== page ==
“I was quite shocked when James showed me ‘Next Jet...’ because it just read like one of my lyrics,” says Wire. “James is normally more humane in his lyrics and this was quite sarky and just fucking nasty.” “Using guest vocalists and all writing in different ways - I think we wouldn’t be in a band if we hadn’t done that.” adds Bradfield “If we hadn’t been scared enough to let go of our writing positions, or let go of somebody else singing the lead vocal I think it would be much harder for us to create a record that we liked. I think if you’ve been together as long as us, I mean, it is insane. People know that we grew up together, and that we grew up in a mining town in South Wales, but if you actually saw the amount of time we’ve spent with each other, it’s truly fucking insane. If we couldn’t actually tap into things the way we do now, if we couldn’t mainline straight into a song and create things around it, and shift positions in the band, we’d have learnt nothing. That doesn’t mean we’re going to shift around the stage fucking swapping instruments. We ain’t going to fucking do that. But not to have learned new things? It would have been pretty sad.”
Even as they took to the O2 stage at Christmas 2011 to play all 38 of their singles, they already knew what would come next would be very different. ‘Running Out of Fantasy,’ ‘Four Lonely Roads’ and ‘Black Square’ had already been written, and the original plan was to work towards one double album of their new material, with Wire hinting at the time that it could rival Magnetic Fields’ classic 69 Love Songs in its scope (70 Songs of Hatred and Failure was hinted as possible title by a possibly tongue-in-cheek Nicky Wire). It was the arrival of the Futurology material that really started to shape the bands immediate plans: “It just became so apparent when we compared ‘Europa Geht Durch Mich’ to ‘Sullen Welsh Heart’ that my idea of shoe-horning everything into 70 tracks or whatever was an impossibility.” says Wire, “The differences were too cosmic, they were a universe away from each other, lyrically as well as musically.”
“For me it was ‘The View From Stow Hill’,” says Bradfield “when we were in the studio it was just me and Loz, the engineer, we did it as an acoustic track and I sang on top to a click track. Then I went away for two days, and Sean was in the studio and he turned it into something that didn’t quite fit Rewind… any more.”
The double album concept was rejected in favour of two very different records, though actually the two become such a black mirror for each other, working so well in opposition, that they actually form a satisfying pairing all the same (“more by accident than design” says Wire).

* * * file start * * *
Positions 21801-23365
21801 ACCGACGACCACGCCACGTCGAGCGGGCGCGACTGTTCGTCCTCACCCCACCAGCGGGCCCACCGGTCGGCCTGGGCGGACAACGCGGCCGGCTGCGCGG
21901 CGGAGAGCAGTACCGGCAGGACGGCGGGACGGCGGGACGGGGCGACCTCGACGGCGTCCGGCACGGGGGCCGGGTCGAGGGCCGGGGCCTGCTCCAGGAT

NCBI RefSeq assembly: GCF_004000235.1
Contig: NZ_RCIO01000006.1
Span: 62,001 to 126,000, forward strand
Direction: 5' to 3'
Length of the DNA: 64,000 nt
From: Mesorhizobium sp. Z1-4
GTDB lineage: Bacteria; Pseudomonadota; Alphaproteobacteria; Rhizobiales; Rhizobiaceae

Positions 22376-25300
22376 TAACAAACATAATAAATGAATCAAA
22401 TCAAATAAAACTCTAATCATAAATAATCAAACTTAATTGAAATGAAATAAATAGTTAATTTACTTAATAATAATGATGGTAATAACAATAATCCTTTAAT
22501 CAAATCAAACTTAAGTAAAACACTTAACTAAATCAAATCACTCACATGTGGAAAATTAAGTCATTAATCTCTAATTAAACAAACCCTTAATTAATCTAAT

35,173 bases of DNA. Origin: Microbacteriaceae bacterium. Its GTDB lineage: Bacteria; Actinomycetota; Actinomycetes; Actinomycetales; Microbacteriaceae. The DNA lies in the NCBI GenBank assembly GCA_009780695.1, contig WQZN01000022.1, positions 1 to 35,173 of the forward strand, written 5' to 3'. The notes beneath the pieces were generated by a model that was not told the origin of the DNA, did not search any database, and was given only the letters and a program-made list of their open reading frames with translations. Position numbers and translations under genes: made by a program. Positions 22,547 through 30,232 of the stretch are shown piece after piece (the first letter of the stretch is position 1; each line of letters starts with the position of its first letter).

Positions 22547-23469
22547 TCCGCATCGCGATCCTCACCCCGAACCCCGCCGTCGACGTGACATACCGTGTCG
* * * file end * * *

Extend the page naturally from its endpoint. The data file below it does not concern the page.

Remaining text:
While the Rewind the Film material was focusing on more classic Manics tropes of personal alienation and decline, themes Wire had been mining since at least the weary This Is My Truth, Tell Me Yours in 1998, if not before, the album that would become Futurology was energising the band in new ways. An extensive tour around mainland Europe, the former Eastern Bloc and Scandinavia was creating a sense of movement and speed that was bleeding into Wire’s themes, as the optimism and art of those countries, especially the futurist movement became a major source of inspiration.
“In particular” says Wire, “when we went through the heart of Europe, starting in Antwerp and Amsterdam, going through to Prague, Berlin, I was getting into the Die Brücke school of art, the idea of of Expressionism and Modernism, whether it was Munch up in Oslo, or whether it was Die Brücke quite a long way away, it was a similar kind of feeling, that it was time to paint what you feel, rather than what you see. Not that obsession of Victorian Britain of just painting rich people having picnics and all that awful stuff. Britain was miles behind Europe, miles behind Russia, and then you have Malevich’s Black Square, which had a massive impact on me, the idea of saying ‘all art that has gone before - forget it, this is the future’, the Futurist Manifest, and all of that combined with traveling through those places and seeing the art itself. I went to the Die Brücke museum with my kids, we avoided the jubilee and I took them on holiday to Berlin, just all those things, the idea of artistic isms is much more prevalent on this album than books or other music.”